"I can credit myself with establishing ACRI's Legal Defense Center. It was there that ACRI first began its litigation activity, which met with tremendous success," Feldman says. "The American model was very effective in that it made us realize how much one could draw on the help of the courts to bring about social changes."
Feldman has represented countless petitioners to the High Court of Justice and is responsible for many decisions of principle. Among his notable cases, he represented the Sephardi Democratic Rainbow and persuaded the High Court to bar the rezoning of farmland for construction purposes; he represented the actor and director Mohammed Bakri in the petition in which the court overturned the censor's ban on Bakri's film "Jenin, Jenin"; and he represented the Public Committee Against Torture in the judgment that barred the Shin Bet security service from using even "moderate physical pressure" in the interrogation of suspects.
If Feldman returned from his American year straight into the arms of ACRI, Joshua Schoffman was an active member of the organization even before his year in Washington. Schoffman, who immigrated to Israel from the U.S. in 1975, was chosen for the first class of the program from among three candidates. During his studies he clerked for the American Civil Liberties Union (ACLU). He then returned to ACRI and worked as its legal adviser for nine years, after which he crossed the lines into the state prosecution. Schoffman represented ACRI in the judgment that overturned the decision by the censor to ban the staging of Yitzhak Laor's antiwar play "Ephraim Returns to the Army." He also represented Leah Shakdiel in the petition that forced the authorities in the southern town of Yeruham to admit her as a member of the local religious council. (The state was represented in that case by attorney Menachem Mazuz, who is now the attorney general). He also persuaded the court to instruct a Jerusalem burial society to permit a petitioner to have his wife's name engraved on her headstone in Latin letters and the years of her birth and death in numerals (rather than Hebrew letters). Today, too, he says, in his capacity as assistant attorney general for legislation, the commitment to human rights that he acquired in the program continues to find expression.
Dan Yakir volunteered to work for ACRI while he was still a law student, and for him the NIF program was an opportunity to continue working for the organization, this time for pay. He has been ACRI's legal adviser for some years. In Washington, Yakir worked for the ACLU and was even able to leave a minor imprint on American legal history.
"The main case I worked on was a petition that was submitted to the District Federal Court in the city against a new bylaw of the City of Washington, which imposed a night curfew on minors following a wave of murders in the city. I was sent to dig into the archives to see how many murder cases would have been pre vented if the bylaw had existed at the time. I discovered that most of the murders took place in closed places and not in the street, so the curfew wouldn't have prevented them. I submitted an affidavit to the court, and the affidavit is cited in a footnote to the judgment in which the bylaw was ruled illegal. The judgment was published in the Federal Report, so I am perpetuated in American law."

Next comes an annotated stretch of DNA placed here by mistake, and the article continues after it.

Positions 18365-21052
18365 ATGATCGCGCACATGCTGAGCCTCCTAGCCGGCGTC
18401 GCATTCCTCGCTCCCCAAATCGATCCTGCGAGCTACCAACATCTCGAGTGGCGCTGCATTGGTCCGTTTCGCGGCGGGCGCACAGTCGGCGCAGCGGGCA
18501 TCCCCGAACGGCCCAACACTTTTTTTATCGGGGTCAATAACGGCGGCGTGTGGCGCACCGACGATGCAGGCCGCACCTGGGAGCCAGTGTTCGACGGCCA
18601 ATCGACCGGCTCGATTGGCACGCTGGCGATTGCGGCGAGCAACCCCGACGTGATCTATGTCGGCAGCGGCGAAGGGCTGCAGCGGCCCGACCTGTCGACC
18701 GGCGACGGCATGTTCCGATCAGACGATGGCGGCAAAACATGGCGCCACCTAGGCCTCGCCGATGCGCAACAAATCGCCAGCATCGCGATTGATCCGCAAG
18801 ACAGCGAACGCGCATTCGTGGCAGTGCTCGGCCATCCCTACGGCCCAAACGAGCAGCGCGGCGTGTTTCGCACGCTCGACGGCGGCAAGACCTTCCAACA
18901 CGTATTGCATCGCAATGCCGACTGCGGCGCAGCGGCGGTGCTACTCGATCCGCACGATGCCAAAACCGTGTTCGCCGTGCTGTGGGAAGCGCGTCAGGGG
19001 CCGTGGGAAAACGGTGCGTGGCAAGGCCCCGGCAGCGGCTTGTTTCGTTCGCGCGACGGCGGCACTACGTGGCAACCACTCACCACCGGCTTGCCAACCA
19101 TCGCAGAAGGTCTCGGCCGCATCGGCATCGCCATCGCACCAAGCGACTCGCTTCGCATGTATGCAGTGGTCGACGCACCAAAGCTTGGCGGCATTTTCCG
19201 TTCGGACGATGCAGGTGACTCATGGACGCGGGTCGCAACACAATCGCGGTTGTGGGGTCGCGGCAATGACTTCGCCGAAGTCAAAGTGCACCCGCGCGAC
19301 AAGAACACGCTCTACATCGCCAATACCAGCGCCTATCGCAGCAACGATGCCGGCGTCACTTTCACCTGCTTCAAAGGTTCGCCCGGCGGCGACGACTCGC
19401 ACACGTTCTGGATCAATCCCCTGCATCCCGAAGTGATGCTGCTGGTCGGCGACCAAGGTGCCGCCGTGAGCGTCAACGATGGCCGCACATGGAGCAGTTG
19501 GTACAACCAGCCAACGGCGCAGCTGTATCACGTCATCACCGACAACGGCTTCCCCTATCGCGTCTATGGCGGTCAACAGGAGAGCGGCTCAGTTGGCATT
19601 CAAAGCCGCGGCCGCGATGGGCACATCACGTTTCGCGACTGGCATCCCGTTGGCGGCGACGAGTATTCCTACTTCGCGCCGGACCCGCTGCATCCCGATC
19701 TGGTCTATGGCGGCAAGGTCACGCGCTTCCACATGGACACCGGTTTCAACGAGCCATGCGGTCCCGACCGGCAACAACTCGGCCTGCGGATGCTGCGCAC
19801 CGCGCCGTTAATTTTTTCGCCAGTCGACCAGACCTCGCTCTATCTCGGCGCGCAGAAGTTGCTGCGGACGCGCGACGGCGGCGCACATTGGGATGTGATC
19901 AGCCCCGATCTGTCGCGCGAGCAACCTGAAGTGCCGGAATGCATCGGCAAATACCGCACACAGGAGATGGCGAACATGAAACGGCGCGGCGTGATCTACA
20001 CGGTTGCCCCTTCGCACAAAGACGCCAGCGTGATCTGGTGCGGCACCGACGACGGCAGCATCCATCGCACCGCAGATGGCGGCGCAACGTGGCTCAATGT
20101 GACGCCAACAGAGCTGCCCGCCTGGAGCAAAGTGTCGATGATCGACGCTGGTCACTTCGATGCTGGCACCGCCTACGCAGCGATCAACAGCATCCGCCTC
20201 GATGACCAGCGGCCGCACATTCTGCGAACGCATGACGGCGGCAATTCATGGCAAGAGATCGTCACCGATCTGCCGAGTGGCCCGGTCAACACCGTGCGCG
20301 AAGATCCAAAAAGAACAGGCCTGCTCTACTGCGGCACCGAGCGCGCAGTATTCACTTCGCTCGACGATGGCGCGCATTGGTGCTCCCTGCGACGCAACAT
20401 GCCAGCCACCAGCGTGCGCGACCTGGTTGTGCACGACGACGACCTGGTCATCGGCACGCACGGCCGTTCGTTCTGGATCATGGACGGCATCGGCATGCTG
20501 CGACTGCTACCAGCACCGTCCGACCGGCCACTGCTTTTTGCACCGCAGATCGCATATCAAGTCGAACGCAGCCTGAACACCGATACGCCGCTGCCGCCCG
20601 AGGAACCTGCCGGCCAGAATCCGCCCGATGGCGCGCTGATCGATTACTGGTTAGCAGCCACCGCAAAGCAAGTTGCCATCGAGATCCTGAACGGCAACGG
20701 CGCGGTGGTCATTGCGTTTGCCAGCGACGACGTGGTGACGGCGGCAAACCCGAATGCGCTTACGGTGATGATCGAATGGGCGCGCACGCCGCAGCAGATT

Together with attorney Neta Ziv, Yakir represented the Ka'adan family - Arab citizens of Israel - in the petition that found in favor of the family's right to build a home in the community of Katzir, which was established on Jewish Agency land. He was the attorney in the case that led to the broadcast of a television program about homosexuals, and he currently represents ACRI in many pending petitions, including the one seeking the abolition of the amendment to the Citizenship Law, which prohibits family unification of Arab citizens of Israel with Palestinians who are residents of the territories.
Freedom of information
Many of the lawyers who are accepted to the program return from the U.S. with a clear agenda, or at least with a definite area of specialization, which afterward becomes their primary occupation. It would be hard to say that attorney Gidon Bromberg "discovered" the field of quality of the environment during his year in Washington, as even before that he did volunteer work for the Israel Union for Environmental Defense, but the fact that he clerked for the Center for International Environmental Law and in the environmental unit of the U.S. Department of Justice proved to him that significant achievements in this sphere were possible.
"Washington is the center of the world for environmental issues," says Bromberg, who today is the director of the Tel Aviv branch of Friends of the Earth - Middle East, "and it's an opportunity to learn from everyone's experience." Bromberg wrote his Ph.D. thesis on "Quality of the Environment and the Peace Process in Israel," in 1994, and reached the conclusion that the ideas of sustainable development have to be part of the process of conciliation in the region.
Back in Israel, parallel to his work for the Union for Environmental Defense, he submitted a proposal to an American foundation for the establishment of an environmental body in which Israelis, Palestinians, Jordanians and Egyptians would cooperate. "Within a week I got a phone call from Washington saying, quote, `If you can do it, we will fund it.' Nothing like that had ever happened to me before." Within two months he established Eco-Peace, which subsequently became the Middle East branch of Friends of the Earth.